The second half began with what for many was the apex of the concert, a new suite drawn by David Newman from Jerry Goldsmith's ten-day-wonder, Chinatown. Although, as Burlingame pointed out in the pre-concert talk, Goldsmith's score for this period piece called on boldly anachronistic modern touches (save, of course, for the memorable main theme for trumpet), the remarkable accomplishment is how perfectly the score captures the darkly menacing mood of the city as so eloquently expressed in the prose of Raymond Chandler. Evanescent chords and fragments blend into one another like breezes from the Santa Ana, and those of us in the Orchestra View section were able to watch the unusual effects being created by such tactics as having the pianists strum their fingers over the strings. Anyone familiar with the original recording of this score couldn't help but marvel at how perfectly Newman's orchestra captured the subtle magic in every nuance of Goldsmith's masterwork.

Bronislaw Kaper cleansed the palate with his "Fugue for Ants" from Them! (rejected for use in the film by the film's producers, and making its world debut here), a piece ranking with Waxman's minuet from Bride of Frankenstein and Salter's playful-dog scherzo from Man Made Monster as examples of unexpectedly delightful classicism exercised at the service of otherwise dark and foreboding horror movies. This was followed by the opening movement of the suite from The Bad and the Beautiful, and David Raksin's famous "siren song" of Hollywood never sounded more glorious.

The orchestra played two more movements with equal aplomb, but I wouldn't have objected to a rendition of the complete suite. Here was, in fact, my only quibble with the concert, that it perhaps should have allowed pieces like the Raksin and the Rosenman to come to their dramatically satisfying conclusions. But perhaps I'm second-guessing my betters, who might have felt that too many climaxes would have spoiled the shape of the concert overall. (Although Raksin's Bad/Beautiful suite, unlike his actual movie score, ends on a diminuendo.)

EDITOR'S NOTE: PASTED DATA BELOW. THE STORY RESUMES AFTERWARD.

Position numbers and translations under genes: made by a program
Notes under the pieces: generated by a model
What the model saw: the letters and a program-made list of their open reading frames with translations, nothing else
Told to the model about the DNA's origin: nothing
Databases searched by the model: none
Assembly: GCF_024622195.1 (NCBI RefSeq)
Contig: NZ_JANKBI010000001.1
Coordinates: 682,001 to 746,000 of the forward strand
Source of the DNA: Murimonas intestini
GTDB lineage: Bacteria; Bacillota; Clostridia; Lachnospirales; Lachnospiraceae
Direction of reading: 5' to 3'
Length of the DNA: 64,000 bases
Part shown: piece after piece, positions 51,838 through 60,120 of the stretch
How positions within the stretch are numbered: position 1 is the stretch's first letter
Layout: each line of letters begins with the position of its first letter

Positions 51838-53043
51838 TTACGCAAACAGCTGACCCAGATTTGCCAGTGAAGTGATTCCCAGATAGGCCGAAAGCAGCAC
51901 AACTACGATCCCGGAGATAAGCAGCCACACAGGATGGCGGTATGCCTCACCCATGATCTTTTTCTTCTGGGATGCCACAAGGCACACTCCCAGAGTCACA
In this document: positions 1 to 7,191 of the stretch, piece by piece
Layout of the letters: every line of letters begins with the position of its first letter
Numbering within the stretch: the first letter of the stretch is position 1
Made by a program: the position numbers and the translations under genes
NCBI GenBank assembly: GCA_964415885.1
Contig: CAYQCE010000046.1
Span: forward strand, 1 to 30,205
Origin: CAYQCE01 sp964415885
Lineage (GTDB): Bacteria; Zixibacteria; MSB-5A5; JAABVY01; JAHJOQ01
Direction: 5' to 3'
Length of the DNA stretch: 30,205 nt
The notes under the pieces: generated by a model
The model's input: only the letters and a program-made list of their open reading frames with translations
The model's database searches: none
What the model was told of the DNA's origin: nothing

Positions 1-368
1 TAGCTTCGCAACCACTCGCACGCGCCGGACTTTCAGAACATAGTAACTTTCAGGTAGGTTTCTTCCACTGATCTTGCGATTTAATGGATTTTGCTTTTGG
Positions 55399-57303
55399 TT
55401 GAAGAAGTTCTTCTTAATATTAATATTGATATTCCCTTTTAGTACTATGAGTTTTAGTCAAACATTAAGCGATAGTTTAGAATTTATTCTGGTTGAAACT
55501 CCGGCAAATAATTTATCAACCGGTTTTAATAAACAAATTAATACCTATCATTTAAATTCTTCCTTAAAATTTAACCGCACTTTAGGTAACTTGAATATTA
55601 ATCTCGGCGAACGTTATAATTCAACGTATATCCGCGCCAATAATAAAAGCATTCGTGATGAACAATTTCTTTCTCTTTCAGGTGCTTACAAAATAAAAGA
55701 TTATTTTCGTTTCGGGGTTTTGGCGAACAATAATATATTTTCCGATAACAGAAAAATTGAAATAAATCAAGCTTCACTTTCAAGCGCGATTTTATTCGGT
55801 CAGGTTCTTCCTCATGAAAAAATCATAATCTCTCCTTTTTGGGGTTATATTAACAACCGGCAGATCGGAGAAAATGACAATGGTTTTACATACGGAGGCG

In the case of Double Indemnity, they played nothing but the climax, the final reel of the Rózsa noir. Here, I wished that the powers that be had managed to include the opening statement and perhaps a bit of the mysterioso string theme for Stanwyck's "Mrs. Dietrichsen," but even without these elements as a set-up, the piece played out to a powerful pay-off and a fine, fitting send-off after a splendid afternoon of music.

In pre-concert conversation, David Newman commented on the long uphill battle that film music has waged against academic and cultural snobbery in America. Apparently, some battles remain to be won. A concert of this type, up until a few years ago, would have been a miracle beyond imagining. And though this past weekend has proven that classic film scores presented with respect and artistry can fill a major hall three times over, not a single review of this event appeared in any Los Angeles periodical.

©2005 Preston Neal Jones

Preston Neal Jones is the author of Heaven and Hell to Play With: The Filming of The Night of the Hunter (Limelight, 2002).